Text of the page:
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Gardening Which? compost trials


Greenhouse plantlets

Greenhouse plantlets

I was fascinated to read and see the results of Gardening Which? compost trials in this month’s magazine. The results are extraordinary and in many ways disappointing. The peat free compost just doesn’t cut the mustard – at best achieving 54% compared to the best buy 88% for seed sowing. Young plants did even worse 46% compared to 92%. Up until now I’ve tended not to buy the cheaper compost and was under the misapprehension that more expensive compost was better and would give my seedlings a better chance.

Last year I noted that Sarah Raven uses jiffy7s or multipurpose compost for seed sowing. Up until then I had always used seed sowing compost for raising seeds and switched to multipurpose compost – much cheaper and giving good results.

The Which? trials confirm this on the multipurpose compost front. Their best buy is B&Q Multipurpose compost for seed and young plants, they note,
“After six weeks without additional feed, this compost produced plants of exceptional quality and consistency.”
At £4.28 for 70 litres it was also the cheapest compost on trial. Score 88% on seed sowing 92% for young plants. The B&Q Sowing and Cutting compost had the same score for seed sowing (88%) but not so good for young plants (88%). Incidentally B&Q multipurpose compost won best buy in 2009 as well. Unfortunately the winners were not peat free.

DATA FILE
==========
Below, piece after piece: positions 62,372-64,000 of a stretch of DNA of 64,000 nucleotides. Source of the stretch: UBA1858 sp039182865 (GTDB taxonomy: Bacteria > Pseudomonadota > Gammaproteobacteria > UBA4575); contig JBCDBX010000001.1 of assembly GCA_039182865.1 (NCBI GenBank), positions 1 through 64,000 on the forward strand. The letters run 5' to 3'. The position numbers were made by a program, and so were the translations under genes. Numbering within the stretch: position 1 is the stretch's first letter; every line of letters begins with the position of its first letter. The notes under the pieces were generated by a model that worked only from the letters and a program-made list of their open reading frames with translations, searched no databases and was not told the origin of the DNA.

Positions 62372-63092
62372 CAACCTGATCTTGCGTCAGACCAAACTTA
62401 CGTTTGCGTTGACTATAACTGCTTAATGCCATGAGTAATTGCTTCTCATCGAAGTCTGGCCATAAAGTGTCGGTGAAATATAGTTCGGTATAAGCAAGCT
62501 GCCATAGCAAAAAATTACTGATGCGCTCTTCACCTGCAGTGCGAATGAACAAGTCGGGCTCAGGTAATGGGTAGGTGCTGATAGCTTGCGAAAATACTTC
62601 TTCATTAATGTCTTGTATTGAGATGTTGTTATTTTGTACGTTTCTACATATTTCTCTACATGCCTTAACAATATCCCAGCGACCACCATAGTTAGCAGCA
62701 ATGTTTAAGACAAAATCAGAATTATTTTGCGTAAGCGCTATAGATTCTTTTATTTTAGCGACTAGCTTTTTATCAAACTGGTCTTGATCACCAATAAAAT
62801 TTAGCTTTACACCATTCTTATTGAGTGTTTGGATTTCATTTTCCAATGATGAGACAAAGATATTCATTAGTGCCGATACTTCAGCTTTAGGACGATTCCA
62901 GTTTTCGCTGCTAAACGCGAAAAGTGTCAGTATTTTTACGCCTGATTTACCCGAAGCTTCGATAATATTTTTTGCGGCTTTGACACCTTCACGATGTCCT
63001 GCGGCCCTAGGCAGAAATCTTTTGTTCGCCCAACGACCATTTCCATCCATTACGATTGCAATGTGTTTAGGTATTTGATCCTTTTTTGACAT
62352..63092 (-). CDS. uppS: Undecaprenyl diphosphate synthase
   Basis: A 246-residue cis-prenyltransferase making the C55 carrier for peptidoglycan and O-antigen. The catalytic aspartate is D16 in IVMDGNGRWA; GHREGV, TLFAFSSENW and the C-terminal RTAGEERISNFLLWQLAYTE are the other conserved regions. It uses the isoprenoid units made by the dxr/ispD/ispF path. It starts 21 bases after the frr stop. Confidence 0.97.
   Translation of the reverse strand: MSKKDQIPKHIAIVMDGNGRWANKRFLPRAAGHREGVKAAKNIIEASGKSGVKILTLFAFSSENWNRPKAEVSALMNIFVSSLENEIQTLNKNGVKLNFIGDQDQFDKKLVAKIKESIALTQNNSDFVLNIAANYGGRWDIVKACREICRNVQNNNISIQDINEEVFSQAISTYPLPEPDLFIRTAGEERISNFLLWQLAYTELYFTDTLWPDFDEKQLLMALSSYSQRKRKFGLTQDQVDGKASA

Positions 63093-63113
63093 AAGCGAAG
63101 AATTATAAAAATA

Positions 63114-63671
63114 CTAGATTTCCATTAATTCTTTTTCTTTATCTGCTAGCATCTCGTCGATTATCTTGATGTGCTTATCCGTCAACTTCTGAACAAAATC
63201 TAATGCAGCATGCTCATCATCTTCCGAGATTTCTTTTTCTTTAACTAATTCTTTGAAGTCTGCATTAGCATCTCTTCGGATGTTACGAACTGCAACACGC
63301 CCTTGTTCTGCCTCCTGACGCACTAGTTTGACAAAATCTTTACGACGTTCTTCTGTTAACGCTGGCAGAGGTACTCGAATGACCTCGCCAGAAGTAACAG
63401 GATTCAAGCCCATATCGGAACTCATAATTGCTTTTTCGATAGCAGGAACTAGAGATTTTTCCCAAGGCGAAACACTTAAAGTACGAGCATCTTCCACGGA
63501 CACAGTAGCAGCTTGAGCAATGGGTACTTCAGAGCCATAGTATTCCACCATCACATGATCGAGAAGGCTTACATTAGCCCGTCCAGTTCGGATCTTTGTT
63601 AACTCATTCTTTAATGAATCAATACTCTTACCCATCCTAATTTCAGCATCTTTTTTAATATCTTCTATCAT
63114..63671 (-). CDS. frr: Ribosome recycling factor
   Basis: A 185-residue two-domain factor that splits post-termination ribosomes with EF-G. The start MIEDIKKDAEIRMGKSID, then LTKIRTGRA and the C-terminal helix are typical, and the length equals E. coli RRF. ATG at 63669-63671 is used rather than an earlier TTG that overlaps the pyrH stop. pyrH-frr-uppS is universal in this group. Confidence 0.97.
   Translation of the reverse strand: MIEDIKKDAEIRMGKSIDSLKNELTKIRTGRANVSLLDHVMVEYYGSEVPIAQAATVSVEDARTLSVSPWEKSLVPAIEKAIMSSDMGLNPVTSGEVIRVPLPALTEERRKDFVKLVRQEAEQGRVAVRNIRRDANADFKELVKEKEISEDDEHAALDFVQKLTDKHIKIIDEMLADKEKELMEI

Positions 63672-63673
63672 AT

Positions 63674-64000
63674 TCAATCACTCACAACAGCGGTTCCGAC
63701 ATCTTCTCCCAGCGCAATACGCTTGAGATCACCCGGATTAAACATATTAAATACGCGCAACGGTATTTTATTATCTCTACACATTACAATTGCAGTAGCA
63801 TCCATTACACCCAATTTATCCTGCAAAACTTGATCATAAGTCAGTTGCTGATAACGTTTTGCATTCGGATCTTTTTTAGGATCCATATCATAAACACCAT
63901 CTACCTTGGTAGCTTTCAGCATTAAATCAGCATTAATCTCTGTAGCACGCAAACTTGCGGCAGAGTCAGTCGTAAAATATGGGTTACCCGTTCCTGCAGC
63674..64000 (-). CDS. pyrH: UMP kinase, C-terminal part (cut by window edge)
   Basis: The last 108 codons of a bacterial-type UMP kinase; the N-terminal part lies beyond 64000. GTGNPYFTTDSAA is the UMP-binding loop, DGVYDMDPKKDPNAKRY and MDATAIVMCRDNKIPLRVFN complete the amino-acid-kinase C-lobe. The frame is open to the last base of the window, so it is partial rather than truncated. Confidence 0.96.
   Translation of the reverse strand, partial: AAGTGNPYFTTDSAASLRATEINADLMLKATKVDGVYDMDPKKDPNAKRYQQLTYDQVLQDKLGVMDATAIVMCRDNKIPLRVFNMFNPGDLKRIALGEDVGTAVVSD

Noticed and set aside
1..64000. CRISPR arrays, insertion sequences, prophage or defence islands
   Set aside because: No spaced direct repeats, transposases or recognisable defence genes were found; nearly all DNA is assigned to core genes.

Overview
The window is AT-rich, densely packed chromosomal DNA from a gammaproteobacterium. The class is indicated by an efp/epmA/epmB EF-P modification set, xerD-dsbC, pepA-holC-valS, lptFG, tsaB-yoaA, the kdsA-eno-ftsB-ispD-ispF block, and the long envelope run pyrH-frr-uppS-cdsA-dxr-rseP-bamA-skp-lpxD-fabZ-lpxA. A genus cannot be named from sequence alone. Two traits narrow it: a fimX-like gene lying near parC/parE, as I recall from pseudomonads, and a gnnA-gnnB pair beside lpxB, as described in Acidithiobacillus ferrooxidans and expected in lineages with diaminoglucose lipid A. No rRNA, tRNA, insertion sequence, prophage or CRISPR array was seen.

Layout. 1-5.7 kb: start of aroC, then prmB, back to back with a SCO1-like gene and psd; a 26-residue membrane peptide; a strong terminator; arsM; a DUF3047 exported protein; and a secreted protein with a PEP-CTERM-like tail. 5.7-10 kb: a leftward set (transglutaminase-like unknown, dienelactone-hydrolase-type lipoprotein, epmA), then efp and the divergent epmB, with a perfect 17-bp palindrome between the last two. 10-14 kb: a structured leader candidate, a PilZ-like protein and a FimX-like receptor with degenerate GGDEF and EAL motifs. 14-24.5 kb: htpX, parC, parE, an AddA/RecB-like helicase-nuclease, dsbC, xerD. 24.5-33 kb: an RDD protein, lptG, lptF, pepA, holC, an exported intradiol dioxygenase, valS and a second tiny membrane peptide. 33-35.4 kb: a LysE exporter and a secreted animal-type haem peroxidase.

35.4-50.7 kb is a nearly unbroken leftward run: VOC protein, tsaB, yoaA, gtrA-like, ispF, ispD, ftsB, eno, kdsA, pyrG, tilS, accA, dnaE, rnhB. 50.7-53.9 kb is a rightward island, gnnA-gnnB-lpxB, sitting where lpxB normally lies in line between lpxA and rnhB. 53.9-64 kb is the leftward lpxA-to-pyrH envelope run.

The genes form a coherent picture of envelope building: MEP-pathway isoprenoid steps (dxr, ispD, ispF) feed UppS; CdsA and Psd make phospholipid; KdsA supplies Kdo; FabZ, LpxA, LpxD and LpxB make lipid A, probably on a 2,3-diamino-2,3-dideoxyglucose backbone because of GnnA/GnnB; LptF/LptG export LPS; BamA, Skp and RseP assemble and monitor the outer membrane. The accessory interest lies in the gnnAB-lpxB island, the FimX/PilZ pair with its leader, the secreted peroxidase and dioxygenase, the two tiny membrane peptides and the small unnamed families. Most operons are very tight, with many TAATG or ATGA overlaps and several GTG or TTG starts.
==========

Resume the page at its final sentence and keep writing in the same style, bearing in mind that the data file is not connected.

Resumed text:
The best peat free composts were New Horizon Organic and peat free growbag for seed sowing (54%) and New Horizon Multi-Purpose compost for growing on small plants (46%). The six “Don’t Buy” composts were all peat free with one just scoring a shocking 4% for growing on young plants!

Over the last ten years the proportion of peat used in growing media and soil improvers has dropped from 70% to 46% but the increased popularity of gardening has boosted the demand for compost so peat bogs are still at very much at risk.

The low scores of the peat free composts are depressing. Various companies are experimenting with natural additions to counteract the loss of peat and hopefully sometime soon these will be widely available.

Meanwhile I’m going to try the New Horizon composts and experiment from compost made entirely from grass cuttings and leaves which gave me surprisingly good results for seed sowing last year.